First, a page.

The Oneida people originally lived in the area that is now Central New York. The Oneida were one of the five founding nations of the Iroquois Confederacy, also known as the Five Nations (the Mohawk, Oneida, Onondaga, Cayuga and Seneca).

4. Greek consonants : NUS
The Latin equivalent of the Greek letter nu is "N". An uppercase nu looks just like the Latin capital N, however, the lowercase nu looks like our lowercase "v". Very confusing ...

7. Best Actor nominee for "American History X" : EDWARD NORTON
Edward Norton is a Hollywood actor who was nominated for Oscars for his performances in 1996’s “Primal Fear” (his debut film) and 1998’s “American History X”. I haven’t seen either movie, but really enjoyed him as the villain in “The Italian Job” (2003) and as the title character in “The Illusionist” (2006).

9. Cylindrical pasta : PENNE
Cylindrical pasta is known in general as “penne”, and there are many variants. For example, ziti is a particularly large and long tube with square-cut ends. "Penne" is the plural of "penna", the Italian for "feather, quill".

12. Asian capital : KATMANDU
Although Kathmandu is the capital city of the lofty nation of Nepal, it sits in a bowl-shaped valley so is only at an elevation of 4,600 ft. Air pollution is a huge problem in the city. Industry and residents launch a lot of smog into the air, and given the surrounding geography and climate, any pollution blown away during the day tends to fall back into the valley at night.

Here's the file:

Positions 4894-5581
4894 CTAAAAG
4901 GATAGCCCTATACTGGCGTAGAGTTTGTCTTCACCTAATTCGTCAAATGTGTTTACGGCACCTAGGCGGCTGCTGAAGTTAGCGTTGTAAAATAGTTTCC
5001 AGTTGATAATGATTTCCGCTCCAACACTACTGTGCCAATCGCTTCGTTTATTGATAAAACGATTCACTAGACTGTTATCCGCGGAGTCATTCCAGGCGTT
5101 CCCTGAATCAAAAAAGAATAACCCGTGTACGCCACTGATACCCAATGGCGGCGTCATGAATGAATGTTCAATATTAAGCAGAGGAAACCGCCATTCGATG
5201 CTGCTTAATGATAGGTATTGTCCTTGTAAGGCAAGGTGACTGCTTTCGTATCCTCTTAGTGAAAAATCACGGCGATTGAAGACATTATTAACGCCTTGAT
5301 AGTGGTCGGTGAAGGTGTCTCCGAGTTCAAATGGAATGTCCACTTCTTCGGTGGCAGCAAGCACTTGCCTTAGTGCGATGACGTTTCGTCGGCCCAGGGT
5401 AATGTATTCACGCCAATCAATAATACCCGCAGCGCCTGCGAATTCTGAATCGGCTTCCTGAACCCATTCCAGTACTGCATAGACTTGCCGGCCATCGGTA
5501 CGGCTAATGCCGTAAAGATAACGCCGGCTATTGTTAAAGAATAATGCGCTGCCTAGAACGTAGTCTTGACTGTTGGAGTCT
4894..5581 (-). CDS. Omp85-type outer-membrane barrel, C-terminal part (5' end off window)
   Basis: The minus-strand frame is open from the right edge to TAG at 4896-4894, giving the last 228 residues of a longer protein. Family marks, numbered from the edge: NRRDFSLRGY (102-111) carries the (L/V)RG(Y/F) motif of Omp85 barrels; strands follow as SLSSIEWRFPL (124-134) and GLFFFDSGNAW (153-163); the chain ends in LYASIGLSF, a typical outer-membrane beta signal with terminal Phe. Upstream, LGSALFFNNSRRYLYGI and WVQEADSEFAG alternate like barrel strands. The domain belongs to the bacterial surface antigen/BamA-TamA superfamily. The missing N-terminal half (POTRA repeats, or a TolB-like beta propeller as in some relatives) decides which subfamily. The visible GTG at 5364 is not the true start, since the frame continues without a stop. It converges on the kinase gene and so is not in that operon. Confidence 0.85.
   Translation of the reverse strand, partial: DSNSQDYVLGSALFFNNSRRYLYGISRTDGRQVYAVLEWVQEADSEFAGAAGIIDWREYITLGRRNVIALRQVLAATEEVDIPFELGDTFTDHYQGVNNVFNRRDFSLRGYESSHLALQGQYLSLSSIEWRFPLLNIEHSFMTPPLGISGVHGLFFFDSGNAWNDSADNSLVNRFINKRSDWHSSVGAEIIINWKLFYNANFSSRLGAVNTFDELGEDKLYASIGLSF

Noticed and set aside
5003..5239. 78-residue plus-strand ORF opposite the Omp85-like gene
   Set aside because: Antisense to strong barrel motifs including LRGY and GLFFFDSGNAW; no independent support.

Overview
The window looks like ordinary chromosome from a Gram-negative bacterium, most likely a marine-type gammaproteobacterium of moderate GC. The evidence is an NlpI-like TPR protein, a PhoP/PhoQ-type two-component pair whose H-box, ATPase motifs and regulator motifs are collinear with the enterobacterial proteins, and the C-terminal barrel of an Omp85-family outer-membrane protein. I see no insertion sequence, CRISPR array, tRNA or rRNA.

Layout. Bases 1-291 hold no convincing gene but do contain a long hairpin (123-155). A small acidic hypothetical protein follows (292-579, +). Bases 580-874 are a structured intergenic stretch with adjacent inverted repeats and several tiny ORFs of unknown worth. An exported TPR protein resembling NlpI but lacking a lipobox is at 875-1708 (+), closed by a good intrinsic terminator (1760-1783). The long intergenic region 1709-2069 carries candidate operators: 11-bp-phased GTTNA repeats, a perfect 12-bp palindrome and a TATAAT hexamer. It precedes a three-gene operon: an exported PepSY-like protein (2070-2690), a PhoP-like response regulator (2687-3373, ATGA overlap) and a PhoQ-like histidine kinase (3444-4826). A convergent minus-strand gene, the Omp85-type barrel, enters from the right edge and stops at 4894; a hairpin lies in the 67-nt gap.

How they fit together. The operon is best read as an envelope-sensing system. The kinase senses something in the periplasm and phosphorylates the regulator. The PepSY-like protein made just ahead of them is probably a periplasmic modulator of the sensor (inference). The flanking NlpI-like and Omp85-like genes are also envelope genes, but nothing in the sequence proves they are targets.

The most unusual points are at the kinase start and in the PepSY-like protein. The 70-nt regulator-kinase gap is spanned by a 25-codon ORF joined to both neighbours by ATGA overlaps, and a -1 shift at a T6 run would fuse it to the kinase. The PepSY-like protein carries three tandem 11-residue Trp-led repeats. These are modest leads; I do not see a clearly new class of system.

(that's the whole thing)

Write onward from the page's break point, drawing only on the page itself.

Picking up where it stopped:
13. Wild olive : OLEASTER
The wild-olive is the species of olive tree that was used by the Ancient Greeks to fashion the olive wreaths awarded at the original Olympic Games.

14. Boreal : NORTHERN
The adjective “boreal” means “northern”, as in “aurora borealis” for example. The term comes from “Boreas”, the Greek god of the north wind.

21. Kojak's love of lollipops or Reagan's love of jellybeans, e.g. : IDIOSYNCRASY
“Kojak” is a fun police drama that had an original run on TV from 1973 to 1978. The title character was NYPD Detective Lieutenant Theo Kojak, played by Telly Savalas. Famously, Kojak sucks away on lollipops as he tries to quit cigarettes. Kojak is assisted in his cases by Sergeant “Fatso” Stavros, a character played by George Savalas, Telly’s younger brother.